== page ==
The import Statement

The import statement allows you to import modules into your Cicada workflow.

Currently only .ci files inside the cloned repository can be imported, but a package manager and/or remote import mechanism will be added in the future.

To import files, type import and then the filename you want to import:

import some/folder/

This will run some/folder/ and automatically make all its functions and variables available via file.some_variable.

Here is a full example of a workflow importing another module:


def greet(name: string):
  echo Hello (name)!
on git.push



This workflow will, on git.push, import module, then greet the commit author.


There are some restrictions on how files are imported:

  • The filename must include the .ci file extension.
  • The file must exist, otherwise the workflow fails.
  • The filename must be a valid Cicada identifier. For example, 123 starts with a number, and thus would be invalid.

In addition, there are also restrictions on what imported modules are capable of:

  • Imported modules do not have access to the secret and env global variables. To pass a secret/env var to code in a module, you will need to do so explicitly via a function argument. This is for security reasons, since importing a malicious module (directly or indirectly) should not automatically expose sensitive data like your secrets.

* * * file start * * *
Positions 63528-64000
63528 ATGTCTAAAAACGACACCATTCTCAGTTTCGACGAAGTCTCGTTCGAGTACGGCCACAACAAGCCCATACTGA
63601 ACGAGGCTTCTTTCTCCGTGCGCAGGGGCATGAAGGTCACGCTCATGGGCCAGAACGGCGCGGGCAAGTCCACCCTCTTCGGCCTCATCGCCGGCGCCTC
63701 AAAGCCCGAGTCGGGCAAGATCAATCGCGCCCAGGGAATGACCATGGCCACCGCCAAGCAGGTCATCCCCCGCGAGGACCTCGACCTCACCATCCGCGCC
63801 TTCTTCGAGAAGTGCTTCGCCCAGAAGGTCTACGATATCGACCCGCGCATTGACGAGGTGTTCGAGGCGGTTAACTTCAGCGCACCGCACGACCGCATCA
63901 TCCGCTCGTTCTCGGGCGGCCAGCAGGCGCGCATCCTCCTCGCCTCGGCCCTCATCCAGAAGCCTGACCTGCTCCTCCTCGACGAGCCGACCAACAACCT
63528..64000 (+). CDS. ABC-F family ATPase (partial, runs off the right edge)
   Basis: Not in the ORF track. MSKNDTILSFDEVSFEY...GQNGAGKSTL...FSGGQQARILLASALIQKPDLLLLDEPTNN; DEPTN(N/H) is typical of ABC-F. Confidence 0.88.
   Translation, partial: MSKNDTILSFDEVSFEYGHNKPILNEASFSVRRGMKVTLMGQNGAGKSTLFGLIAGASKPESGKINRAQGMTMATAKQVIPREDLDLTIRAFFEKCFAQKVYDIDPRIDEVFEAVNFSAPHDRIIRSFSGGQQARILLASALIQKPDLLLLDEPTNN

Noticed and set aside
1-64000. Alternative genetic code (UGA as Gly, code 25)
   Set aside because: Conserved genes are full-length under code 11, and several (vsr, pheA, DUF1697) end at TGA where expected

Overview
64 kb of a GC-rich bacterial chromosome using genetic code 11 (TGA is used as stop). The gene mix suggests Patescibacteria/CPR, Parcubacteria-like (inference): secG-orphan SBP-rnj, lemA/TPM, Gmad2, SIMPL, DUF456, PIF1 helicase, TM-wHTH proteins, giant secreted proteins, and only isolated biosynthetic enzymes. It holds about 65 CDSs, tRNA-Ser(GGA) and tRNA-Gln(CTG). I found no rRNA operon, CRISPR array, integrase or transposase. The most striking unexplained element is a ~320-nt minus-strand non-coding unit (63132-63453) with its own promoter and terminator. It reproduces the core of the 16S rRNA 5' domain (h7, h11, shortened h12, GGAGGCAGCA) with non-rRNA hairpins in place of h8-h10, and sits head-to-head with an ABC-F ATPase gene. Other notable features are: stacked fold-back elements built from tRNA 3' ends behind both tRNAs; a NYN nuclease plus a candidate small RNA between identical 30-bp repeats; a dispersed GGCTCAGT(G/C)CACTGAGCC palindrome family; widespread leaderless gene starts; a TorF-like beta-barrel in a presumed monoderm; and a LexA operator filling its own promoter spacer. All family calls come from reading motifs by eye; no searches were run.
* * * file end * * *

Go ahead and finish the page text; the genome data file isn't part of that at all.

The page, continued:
• The cache, on, run_on, and title statements are not usable in imported modules. This is because these statements only make sense when defined at the top level of a workflow.

  • You cannot call functions annotated with @workflow in imported modules. Imported modules are still able to define functions annotated with @workflow, but the modules themselves cannot call them. The reason being is that sub-workflows should be defined in the root of the workflow and not be hidden in a library function.